Back in 2012 two American defense firms (Nammo Talley and Raytheon) cooperated to develop a laser-guided 40mm grenade. Three years later they got the concept working in the form of the Pike 40mm laser-guided grenade. The original unguided 40mm grenade was about 100mm (4 inches) long and weighed about 545 gr (19 ounces). This grenade cartridge contained a 40mm projectile that was about 43mm (1.9 inches) long, weighed about 250 gr (nine ounces) and could be fired out to about 400 meters. An experienced grenadier could only fire these grenades accurately at targets as far as 200 meters distant.
The Pike was a 40mm grenade but it was much larger and heavier. Pike was 430mm (16.8 inches) long and weighs 770 gr (25.6 ounces). While the Pike warhead is about twice as powerful as the unguided 40mm grenade, most of the addition bulk and weight of the Pike is taken up by the laser detector in the nose, a microcomputer, four pop-out fins and electronic and mechanical components to operate the fins to guide the Pike to a target up to 2,000 meters away. The Pike homes in on laser light reflected from the target, which is “painted” by a laser designator that looks like a pistol. Normally Pike is operated by a two-man team. One man is the grenadier, firing the Pike from a common one round 40mm grenade launcher. The second man, the spotter, points the laser designator and holds it on the target until the Pike reaches it (after about 20 seconds). Actually, one person could operate the Pike because at max range Pike will be in flight for about 15 seconds before it can detect the laser light reflected off the target by the handheld laser designator. So one person could fire the Pike then pick up the laser designator, turn it on and designate the target.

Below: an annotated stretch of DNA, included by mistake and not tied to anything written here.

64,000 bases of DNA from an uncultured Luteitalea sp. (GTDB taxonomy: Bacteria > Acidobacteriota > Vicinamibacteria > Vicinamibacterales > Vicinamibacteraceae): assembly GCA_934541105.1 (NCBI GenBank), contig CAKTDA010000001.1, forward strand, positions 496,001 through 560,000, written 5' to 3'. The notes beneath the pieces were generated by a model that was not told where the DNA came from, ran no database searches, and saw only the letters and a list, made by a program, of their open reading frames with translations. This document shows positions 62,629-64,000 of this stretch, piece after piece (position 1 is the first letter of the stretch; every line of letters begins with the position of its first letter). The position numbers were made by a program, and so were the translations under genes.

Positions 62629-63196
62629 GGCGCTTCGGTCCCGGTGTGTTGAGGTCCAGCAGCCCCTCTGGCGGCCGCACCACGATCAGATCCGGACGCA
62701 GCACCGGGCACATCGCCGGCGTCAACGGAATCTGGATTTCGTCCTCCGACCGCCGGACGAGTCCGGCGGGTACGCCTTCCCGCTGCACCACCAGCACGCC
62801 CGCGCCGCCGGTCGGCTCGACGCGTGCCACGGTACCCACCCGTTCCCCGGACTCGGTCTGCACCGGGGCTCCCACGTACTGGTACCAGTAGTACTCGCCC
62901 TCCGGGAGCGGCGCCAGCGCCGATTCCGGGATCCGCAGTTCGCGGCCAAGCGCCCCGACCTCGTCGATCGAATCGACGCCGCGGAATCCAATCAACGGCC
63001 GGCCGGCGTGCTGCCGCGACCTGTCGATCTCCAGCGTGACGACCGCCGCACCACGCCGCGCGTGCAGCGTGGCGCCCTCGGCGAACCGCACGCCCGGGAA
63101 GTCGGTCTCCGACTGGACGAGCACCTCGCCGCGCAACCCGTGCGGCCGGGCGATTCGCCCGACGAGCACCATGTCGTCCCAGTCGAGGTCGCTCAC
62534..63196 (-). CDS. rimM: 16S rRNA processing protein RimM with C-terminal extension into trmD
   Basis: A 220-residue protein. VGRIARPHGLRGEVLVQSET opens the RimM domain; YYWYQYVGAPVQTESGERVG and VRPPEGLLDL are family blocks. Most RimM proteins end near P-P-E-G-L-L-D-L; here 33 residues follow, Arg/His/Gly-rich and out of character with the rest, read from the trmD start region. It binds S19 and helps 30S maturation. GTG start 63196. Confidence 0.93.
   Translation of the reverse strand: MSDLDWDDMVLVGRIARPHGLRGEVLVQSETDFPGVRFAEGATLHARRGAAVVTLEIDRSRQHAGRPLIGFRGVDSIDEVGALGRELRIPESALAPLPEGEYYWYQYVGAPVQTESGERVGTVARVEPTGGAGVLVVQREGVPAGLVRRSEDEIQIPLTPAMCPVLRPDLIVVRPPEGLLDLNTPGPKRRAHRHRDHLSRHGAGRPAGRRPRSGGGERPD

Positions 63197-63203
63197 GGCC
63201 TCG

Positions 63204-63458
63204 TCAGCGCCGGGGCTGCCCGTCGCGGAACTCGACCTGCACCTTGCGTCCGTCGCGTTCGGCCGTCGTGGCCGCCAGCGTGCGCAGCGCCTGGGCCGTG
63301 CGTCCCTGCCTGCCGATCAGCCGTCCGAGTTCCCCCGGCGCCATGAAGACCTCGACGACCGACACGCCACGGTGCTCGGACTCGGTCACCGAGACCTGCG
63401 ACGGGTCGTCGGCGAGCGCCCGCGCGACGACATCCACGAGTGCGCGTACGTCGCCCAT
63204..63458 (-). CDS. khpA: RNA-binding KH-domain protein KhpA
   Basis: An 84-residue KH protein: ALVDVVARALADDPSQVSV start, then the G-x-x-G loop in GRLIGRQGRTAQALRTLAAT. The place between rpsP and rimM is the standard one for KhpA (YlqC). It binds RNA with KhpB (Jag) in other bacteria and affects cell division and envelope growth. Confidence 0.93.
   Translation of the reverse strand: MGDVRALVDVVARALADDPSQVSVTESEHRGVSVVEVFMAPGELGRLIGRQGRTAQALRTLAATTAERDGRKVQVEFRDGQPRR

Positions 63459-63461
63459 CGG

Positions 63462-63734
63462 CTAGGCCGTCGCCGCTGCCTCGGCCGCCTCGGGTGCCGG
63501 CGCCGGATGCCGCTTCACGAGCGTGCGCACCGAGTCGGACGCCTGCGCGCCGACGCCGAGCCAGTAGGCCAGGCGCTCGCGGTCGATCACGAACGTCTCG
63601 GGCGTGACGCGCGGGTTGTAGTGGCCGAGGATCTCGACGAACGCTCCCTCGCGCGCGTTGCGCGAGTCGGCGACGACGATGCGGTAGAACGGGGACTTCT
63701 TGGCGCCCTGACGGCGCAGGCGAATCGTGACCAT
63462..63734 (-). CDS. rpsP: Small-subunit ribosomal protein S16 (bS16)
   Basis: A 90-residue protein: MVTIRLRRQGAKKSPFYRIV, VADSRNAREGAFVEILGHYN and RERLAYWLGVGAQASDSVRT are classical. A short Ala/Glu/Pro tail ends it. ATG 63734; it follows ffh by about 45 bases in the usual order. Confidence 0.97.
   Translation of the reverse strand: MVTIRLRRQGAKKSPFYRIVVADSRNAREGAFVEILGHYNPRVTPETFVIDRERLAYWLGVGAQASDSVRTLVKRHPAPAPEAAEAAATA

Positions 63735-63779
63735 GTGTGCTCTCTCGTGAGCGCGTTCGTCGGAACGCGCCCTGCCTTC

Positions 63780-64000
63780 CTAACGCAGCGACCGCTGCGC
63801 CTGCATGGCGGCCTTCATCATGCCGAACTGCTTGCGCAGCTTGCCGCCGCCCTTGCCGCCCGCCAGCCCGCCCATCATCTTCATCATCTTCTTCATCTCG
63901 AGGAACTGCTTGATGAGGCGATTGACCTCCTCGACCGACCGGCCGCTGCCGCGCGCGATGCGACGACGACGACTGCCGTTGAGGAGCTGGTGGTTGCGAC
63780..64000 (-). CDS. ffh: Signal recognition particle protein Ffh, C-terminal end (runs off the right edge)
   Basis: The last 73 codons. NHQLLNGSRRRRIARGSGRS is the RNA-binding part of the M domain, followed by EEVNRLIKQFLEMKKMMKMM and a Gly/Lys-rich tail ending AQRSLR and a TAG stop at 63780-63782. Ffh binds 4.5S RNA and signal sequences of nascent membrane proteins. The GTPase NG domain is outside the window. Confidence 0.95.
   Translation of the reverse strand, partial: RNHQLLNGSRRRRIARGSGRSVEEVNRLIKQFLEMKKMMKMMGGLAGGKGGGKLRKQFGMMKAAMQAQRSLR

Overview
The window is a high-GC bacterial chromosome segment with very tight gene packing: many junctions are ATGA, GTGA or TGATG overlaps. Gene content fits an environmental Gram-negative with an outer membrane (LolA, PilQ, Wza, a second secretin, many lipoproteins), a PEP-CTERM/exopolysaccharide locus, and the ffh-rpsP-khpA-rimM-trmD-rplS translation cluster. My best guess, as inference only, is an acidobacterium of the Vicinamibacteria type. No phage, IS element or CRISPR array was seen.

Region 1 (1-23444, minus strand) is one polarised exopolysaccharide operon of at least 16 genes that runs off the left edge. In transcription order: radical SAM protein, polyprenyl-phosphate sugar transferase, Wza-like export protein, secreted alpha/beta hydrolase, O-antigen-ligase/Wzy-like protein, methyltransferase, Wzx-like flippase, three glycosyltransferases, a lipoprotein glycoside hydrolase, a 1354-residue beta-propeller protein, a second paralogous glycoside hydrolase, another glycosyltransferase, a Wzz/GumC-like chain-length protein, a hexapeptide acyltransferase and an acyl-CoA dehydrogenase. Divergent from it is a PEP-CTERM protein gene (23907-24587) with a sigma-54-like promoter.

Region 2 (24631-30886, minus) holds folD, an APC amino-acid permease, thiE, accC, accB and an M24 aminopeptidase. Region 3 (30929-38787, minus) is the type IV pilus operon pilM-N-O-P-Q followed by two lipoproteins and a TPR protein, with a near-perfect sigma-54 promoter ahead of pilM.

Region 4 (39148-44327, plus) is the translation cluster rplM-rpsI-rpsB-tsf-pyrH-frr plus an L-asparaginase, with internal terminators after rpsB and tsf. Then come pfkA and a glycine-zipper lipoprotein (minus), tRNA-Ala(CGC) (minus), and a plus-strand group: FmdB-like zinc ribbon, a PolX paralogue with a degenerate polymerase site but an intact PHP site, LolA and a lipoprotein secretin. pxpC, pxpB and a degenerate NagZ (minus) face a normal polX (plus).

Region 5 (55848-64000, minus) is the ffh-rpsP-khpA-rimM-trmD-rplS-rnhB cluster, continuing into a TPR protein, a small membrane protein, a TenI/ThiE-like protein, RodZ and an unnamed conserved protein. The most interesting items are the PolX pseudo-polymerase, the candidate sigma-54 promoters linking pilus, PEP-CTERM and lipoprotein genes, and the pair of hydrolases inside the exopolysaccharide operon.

Pike will land within five meters of the laser light reflected off the target. The warhead is twice as powerful as a hand grenade so Pike will kill or injure anyone within ten meters (32 feet) of the aim point. Pike obtains its long-range by using a small explosive charge to propel Pike about three meters into the air before a smokeless rocket motor takes over giving it the momentum needed to carry it at least 2,000 meters.
As of 2019, only one customer has been found for Pike. The Canadian Army bought some for its special operations troops. The major problem with Pike is the cost of each round. The standard 40mm grenade fired by infantry costs about $30 each. The Pike manufacturer (Raytheon) has not made public the cost of each round but given the cost of other small laser-guided missiles (like the 70mm APKWS) each Pike probably costs at least $3,000 and probably two or three times that. It could be useful for special operations troops but for most infantry, there are plenty of other guided munitions available, many of them cheaper and more destructive than Pike.
Yet some guided munitions take years to find enough users to become regularly used weapons. Two examples are the 70mm APKWS missile and the guided 155mm artillery shell. The first attempt at a guided artillery shell resulted in a very expensive laser-guided “Copperhead” shell. This shell was developed in the 1970s but not used until 1990 (the war to get Iraq out of Kuwait). Twenty-five years later a much cheaper and effective GPS guided 155mm shell came along and within five years GPS guided shells got even cheaper. These were used in large quantities in Afghanistan and against ISIL (Islamic State in Iraq and the Levant) in Syria. It took APKWS over a decade to find enough users to make it work continuing production and development.
In other words, Pike is version 1.0 and it may not be until version 2.0 (or 3.0) come along in a decade (or more) as a better and much cheaper 40mm laser-guided grenade.